Wildlife advocates have filed a legal petition to stop the capture and mass slaughter of wild bison leaving Yellowstone National Park during their winter migration.
The Wyoming Game and Fish Department will conduct brucellosis surveillance in the Bighorn Mountains by collecting blood samples from hunter harvested elk this fall.
U.S. Sen. John Walsh said he’s optimistic the Senate will approve by year’s end a $5 million plan to study brucellosis and other livestock diseases.
Controversial plans for elk management in areas with brucellosis are on the Montana Fish and Wildlife Commission‘s agenda when the group meets on Thursday in Helena.
Yellowstone National Park is seeking public comment on a proposal to capture and quarantine wild bison so disease-free animals can be relocated to create new herds outside the park, Yellowstone officials said Wednesday.
The working group charged with developing elk management options in areas where the transmission of brucellosis between elk and livestock is a concern will meet in Bozeman on July 8 to review the results of last winter's activities.
BOZEMAN — State livestock officials are expanding an animal disease surveillance program to new areas of southwest Montana where infected elk were found.
Fish and Wildlife Commissioner Dan Vermilion and Region 3 wildlife manager Howard Burt will discuss brucellosis and elk at a Wednesday meeting of the Region 3 Citizens’ Advisory Committee in Bozeman.
A disagreement over elk management between hunters and Montana Fish Wildlife and Parks has entered the courtroom.
I am fortunate to have served with 11 outstanding, diverse Montanans, on the Department of Fish, Wildlife and Parks statewide elk brucellosis working group. FWP convened us to develop guidelines for elk management in areas with brucellosis, which the Fish and Wildlife Commission adopted. We …
A GPS collar is attached to a cow elk after it was captured near Dillon for a Fish Wildlife and Parks study in 2011 to track the spread of the disease brucellosis.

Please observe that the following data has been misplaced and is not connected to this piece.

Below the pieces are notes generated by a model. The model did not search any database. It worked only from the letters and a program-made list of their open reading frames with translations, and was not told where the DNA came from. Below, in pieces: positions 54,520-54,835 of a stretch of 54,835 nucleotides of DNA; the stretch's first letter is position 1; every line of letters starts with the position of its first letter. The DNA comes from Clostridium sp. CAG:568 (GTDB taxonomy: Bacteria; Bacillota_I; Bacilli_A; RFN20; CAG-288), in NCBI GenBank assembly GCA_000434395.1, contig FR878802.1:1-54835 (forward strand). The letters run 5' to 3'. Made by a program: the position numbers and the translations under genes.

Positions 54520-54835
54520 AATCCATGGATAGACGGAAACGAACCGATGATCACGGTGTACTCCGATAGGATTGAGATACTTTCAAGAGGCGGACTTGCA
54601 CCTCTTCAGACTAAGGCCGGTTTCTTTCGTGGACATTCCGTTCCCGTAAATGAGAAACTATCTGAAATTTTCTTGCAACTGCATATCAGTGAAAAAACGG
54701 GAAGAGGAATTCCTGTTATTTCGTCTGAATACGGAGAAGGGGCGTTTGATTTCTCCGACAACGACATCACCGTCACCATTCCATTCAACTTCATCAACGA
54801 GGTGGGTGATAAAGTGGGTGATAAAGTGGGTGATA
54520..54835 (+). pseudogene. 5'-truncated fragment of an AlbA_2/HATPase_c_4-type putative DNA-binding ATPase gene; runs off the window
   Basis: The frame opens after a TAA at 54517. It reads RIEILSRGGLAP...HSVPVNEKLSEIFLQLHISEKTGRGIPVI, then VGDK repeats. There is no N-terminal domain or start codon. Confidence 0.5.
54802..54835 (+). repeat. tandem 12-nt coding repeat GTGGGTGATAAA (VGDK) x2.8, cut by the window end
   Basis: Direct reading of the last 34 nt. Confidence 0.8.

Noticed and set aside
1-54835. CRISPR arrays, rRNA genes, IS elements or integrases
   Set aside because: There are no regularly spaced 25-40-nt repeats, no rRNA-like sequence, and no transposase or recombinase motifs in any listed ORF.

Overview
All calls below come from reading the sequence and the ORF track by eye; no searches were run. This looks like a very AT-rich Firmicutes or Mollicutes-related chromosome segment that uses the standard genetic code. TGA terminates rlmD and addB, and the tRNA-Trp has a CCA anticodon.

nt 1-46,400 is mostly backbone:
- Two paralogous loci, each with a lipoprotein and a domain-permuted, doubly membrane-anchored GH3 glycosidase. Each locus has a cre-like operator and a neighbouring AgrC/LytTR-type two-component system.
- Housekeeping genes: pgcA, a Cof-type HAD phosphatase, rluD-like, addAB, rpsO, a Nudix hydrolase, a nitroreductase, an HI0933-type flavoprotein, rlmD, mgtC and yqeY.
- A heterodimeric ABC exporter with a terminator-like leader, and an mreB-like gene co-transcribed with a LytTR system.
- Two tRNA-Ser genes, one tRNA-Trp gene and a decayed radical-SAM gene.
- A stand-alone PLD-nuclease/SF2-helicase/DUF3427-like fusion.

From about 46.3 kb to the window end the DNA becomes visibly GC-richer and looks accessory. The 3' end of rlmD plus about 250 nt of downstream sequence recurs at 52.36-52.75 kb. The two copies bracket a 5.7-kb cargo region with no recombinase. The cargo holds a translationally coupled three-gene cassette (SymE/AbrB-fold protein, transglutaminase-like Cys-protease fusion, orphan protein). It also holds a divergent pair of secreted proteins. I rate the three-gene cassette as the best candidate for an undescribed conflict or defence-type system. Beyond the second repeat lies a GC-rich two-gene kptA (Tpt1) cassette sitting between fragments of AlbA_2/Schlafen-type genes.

A controversial proposal that could allow some Paradise Valley ranchers to fence out and kill elk in the spring in an attempt to fight disease transmission from elk to cattle was approved by the Montana Fish and Wildlife Commission in a 3-2 vote Thursday, despite opposition from sportsmen.
A controversial plan that would allow landowners to build elk-proof fences in the Paradise Valley and issue elk kill permits until May 15 in an attempt to block the transmission of disease from elk to livestock will be presented to the Montana Fish and Wildlife Commission at its April 10 mee…
A disease-free herd of Yellowstone National Park bison that was originally envisioned to populate state or tribal lands to return the animals to the Great Plains will soon find a new home.
Yellowstone National Park’s bison have dodged the bio-bullet, again.
An animal disease surveillance program has found elk that have been exposed to brucellosis in an area of southwest Montana where infections previously had not been documented.
Bison from Yellowstone National Park would be allowed to remain year-round in new areas of Montana if their numbers were reduced below recent levels, according to a proposal up for a Tuesday vote by the state Board of Livestock.
As a Montanan, having livestock experience, I understand the importance of protecting livestock from disease. I am also a conservationist hunter, advocating for our Public Trust wildlife, the North American Model of Wildlife Conservation. The two interests are not incompatible.
Cattle ranchers in the Paradise Valley asked the Fish and Wildlife Commission on Thursday to extend the season for lethal elk removals in the area to May 15 and to pay for fencing to keep elk out of feeding and calving areas.